Entities responsible for animals covered by the AWA will be required to establish and implement contingency planning for emergency response by USDA, APHIS once a proposed rule is finally adopted (see Docket No. APHIS-2020-0101).
Specifically, the rule would require regulated entities to establish and implement contingency planning by 180 days after the final rule has been adopted, train relevant staff within 60 days of establishing those contingency plans, but would not require regulated entities to document training of relevant staff.
However, if there was ever a question about whether or not staff was adequately trained, it would be much easier to prove compliance by providing documentation of such training.
The agency has identified the following benefits of contingency planning:
First, contingency planning can prevent loss of animal life and any resulting undisposed carcasses that pose a threat to public health. Second, loss of valuable research resources and income can be mitigated with contingency planning. Third, having a contingency plan can reduce the time of recovery from disasters and thus provide cost savings to the affected businesses and organizations and allow for business continuity. Finally, required contingency planning will reassure the general public that facilities have measures in place to ensure the welfare of the animals in times of catastrophic and common emergencies.
Research facilities, dealers, exhibitors, intermediate handlers, and carriers will be required to develop, document, and follow an appropriate plan to provide for the humane handling, treatment, transportation, housing, and care of their animals in the event of an emergency or disaster (one which could reasonably be anticipated and expected to be detrimental to the good health and well-being of the animals in their possession). They may use APHIS Form 7093 or develop their own documents.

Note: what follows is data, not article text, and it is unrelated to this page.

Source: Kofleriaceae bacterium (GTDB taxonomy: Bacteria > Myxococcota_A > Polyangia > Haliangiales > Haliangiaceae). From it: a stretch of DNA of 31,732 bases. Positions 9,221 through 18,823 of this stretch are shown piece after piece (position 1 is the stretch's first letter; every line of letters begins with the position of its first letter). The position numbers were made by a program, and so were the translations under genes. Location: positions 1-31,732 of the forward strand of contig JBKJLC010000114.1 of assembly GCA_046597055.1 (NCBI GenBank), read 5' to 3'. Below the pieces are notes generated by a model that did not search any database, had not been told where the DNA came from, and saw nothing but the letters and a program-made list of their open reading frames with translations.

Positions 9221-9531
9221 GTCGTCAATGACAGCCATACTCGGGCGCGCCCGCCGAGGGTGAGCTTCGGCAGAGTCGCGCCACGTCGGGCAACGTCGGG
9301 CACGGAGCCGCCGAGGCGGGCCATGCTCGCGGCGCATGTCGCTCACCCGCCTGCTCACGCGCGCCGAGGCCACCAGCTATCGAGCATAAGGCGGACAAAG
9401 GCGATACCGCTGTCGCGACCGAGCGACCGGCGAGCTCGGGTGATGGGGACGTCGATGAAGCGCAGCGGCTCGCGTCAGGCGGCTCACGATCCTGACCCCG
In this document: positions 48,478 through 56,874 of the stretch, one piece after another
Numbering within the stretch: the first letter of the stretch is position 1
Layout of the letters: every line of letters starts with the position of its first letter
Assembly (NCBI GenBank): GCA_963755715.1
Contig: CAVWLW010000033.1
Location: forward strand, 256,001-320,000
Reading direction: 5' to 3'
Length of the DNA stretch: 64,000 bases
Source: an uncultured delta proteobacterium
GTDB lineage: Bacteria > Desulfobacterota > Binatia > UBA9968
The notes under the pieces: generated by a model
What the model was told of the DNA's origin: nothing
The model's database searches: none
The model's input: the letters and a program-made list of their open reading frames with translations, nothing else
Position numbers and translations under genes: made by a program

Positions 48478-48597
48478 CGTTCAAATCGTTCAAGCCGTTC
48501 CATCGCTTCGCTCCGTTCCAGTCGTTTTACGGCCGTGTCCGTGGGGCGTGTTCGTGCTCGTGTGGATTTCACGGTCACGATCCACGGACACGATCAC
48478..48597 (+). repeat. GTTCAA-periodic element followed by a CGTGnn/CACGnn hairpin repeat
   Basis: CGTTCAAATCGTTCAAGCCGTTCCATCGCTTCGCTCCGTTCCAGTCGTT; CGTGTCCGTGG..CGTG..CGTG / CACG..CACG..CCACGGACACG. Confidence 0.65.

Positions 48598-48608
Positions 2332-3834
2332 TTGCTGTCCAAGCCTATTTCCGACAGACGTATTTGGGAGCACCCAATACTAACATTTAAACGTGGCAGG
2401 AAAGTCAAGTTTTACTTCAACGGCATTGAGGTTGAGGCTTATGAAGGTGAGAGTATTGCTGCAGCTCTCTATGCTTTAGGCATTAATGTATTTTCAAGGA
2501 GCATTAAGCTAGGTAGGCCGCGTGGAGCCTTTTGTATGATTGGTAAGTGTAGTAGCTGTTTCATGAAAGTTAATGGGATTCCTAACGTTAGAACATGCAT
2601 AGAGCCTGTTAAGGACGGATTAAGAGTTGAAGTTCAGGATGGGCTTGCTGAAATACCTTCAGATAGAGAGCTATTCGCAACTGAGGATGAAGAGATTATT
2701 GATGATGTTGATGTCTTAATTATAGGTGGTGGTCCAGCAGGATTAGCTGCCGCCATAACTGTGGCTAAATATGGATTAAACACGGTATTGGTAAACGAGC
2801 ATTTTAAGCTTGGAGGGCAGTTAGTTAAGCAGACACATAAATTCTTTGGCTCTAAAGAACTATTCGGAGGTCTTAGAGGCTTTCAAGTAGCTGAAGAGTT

USDA, APHIS, AC has created an optional form that entities may use to develop and document a contingency plan. See Draft Form 7093.
The plan, as included in the Form, requires licenses/registrants to: (1) identify the common risks to the entities animals, including formerly identified hazards; (2) identify tasks necessary to address/respond to such risks/hazards; (3) identify the persons responsible for performing each task; and (4) identify details needed to perform each task.
These contingency plans will likely be scrutinized, especially if an entity subject to an incident is unable to protect its residents completely, despite having comprehensive contingency plans. It is advisable that regulated entities consult with emergency preparedness officials familiar with the preparation of such plans, which are also intended to be evergreen. The intention is that contingency plans form the framework to be used and amended as needed during implementation in an unfolding emergent event. Therefore, the plans must include the flexibility needed to be most effective during an adverse event and should not state or imply that they will be 100% effective.
If you have concerns about the proposed rule, you should submit comments on or before August 24, 2021, by either of the following methods:
- Federal eRulemaking Portal: Go to www.regulations.gov. Enter APHIS-2020-0101 in the Search field.
- Postal Mail/Commercial Delivery: Send your comment to Docket No. APHIS-2020-0101, Regulatory Analysis and Development, PPD, APHIS, Station 3A-03.8, 4700 River Road Unit 118, Riverdale, MD 20737-1238.